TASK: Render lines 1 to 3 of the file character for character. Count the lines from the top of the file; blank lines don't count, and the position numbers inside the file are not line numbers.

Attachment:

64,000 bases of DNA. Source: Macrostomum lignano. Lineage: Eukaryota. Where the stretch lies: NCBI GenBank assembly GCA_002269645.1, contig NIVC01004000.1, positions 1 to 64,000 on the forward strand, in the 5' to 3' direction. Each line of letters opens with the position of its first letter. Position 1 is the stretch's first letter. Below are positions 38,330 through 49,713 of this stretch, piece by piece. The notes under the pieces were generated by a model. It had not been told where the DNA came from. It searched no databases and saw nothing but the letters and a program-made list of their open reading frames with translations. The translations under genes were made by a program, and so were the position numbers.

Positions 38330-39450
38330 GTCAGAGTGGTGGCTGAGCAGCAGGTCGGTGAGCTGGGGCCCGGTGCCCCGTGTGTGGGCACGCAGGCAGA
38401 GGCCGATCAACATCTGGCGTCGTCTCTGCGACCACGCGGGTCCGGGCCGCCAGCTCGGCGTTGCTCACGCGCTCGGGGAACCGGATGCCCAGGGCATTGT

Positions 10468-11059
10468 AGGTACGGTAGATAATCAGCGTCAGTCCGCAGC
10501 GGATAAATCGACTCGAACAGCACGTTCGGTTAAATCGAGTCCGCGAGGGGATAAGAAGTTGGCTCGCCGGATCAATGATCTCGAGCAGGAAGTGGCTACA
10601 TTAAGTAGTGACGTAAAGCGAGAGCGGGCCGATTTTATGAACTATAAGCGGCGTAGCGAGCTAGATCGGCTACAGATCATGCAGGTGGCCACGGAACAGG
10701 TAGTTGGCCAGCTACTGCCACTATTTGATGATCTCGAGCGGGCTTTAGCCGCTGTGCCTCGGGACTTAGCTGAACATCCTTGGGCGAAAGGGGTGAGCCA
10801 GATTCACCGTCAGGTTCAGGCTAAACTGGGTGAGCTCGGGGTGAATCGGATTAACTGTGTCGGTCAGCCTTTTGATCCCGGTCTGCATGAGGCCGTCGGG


64,000 bases of DNA. Source: Macrostomum lignano. Lineage: Eukaryota. Where the stretch lies: NCBI GenBank assembly GCA_002269645.1, contig NIVC01004000.1, positions 1 to 64,000 on the forward strand, in the 5' to 3' direction. Each line of letters opens with the position of its first letter. Position 1 is the stretch's first letter. Below are positions 38,330 through 49,713 of this stretch, piece by piece. The notes under the pieces were generated by a model. It had not been told where the DNA came from. It searched no databases and saw nothing but the letters and a program-made list of their open reading frames with translations. The translations under genes were made by a program, and so were the position numbers.

Positions 38330-39450
38330 GTCAGAGTGGTGGCTGAGCAGCAGGTCGGTGAGCTGGGGCCCGGTGCCCCGTGTGTGGGCACGCAGGCAGA